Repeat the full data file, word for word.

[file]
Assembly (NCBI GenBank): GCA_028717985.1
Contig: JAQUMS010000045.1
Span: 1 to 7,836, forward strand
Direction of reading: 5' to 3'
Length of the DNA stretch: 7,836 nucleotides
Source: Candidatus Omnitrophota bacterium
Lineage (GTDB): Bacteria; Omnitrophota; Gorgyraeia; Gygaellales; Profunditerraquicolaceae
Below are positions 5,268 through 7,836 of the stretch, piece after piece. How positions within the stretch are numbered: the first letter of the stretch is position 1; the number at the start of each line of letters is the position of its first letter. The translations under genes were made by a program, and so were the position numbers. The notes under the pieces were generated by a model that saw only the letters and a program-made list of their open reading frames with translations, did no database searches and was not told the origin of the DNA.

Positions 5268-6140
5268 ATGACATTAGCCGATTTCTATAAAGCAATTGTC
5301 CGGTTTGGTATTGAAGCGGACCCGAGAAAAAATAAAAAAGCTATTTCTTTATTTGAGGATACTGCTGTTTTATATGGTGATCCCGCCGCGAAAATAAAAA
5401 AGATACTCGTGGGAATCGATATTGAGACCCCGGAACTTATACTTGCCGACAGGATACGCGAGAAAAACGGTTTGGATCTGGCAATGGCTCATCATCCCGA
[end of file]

Assembly (NCBI GenBank): GCA_028717985.1
Contig: JAQUMS010000045.1
Span: 1 to 7,836, forward strand
Direction of reading: 5' to 3'
Length of the DNA stretch: 7,836 nucleotides
Source: Candidatus Omnitrophota bacterium
Lineage (GTDB): Bacteria; Omnitrophota; Gorgyraeia; Gygaellales; Profunditerraquicolaceae
Below are positions 5,268 through 7,836 of the stretch, piece after piece. How positions within the stretch are numbered: the first letter of the stretch is position 1; the number at the start of each line of letters is the position of its first letter. The translations under genes were made by a program, and so were the position numbers. The notes under the pieces were generated by a model that saw only the letters and a program-made list of their open reading frames with translations, did no database searches and was not told the origin of the DNA.

Positions 5268-6140
5268 ATGACATTAGCCGATTTCTATAAAGCAATTGTC
5301 CGGTTTGGTATTGAAGCGGACCCGAGAAAAAATAAAAAAGCTATTTCTTTATTTGAGGATACTGCTGTTTTATATGGTGATCCCGCCGCGAAAATAAAAA
5401 AGATACTCGTGGGAATCGATATTGAGACCCCGGAACTTATACTTGCCGACAGGATACGCGAGAAAAACGGTTTGGATCTGGCAATGGCTCATCATCCCGA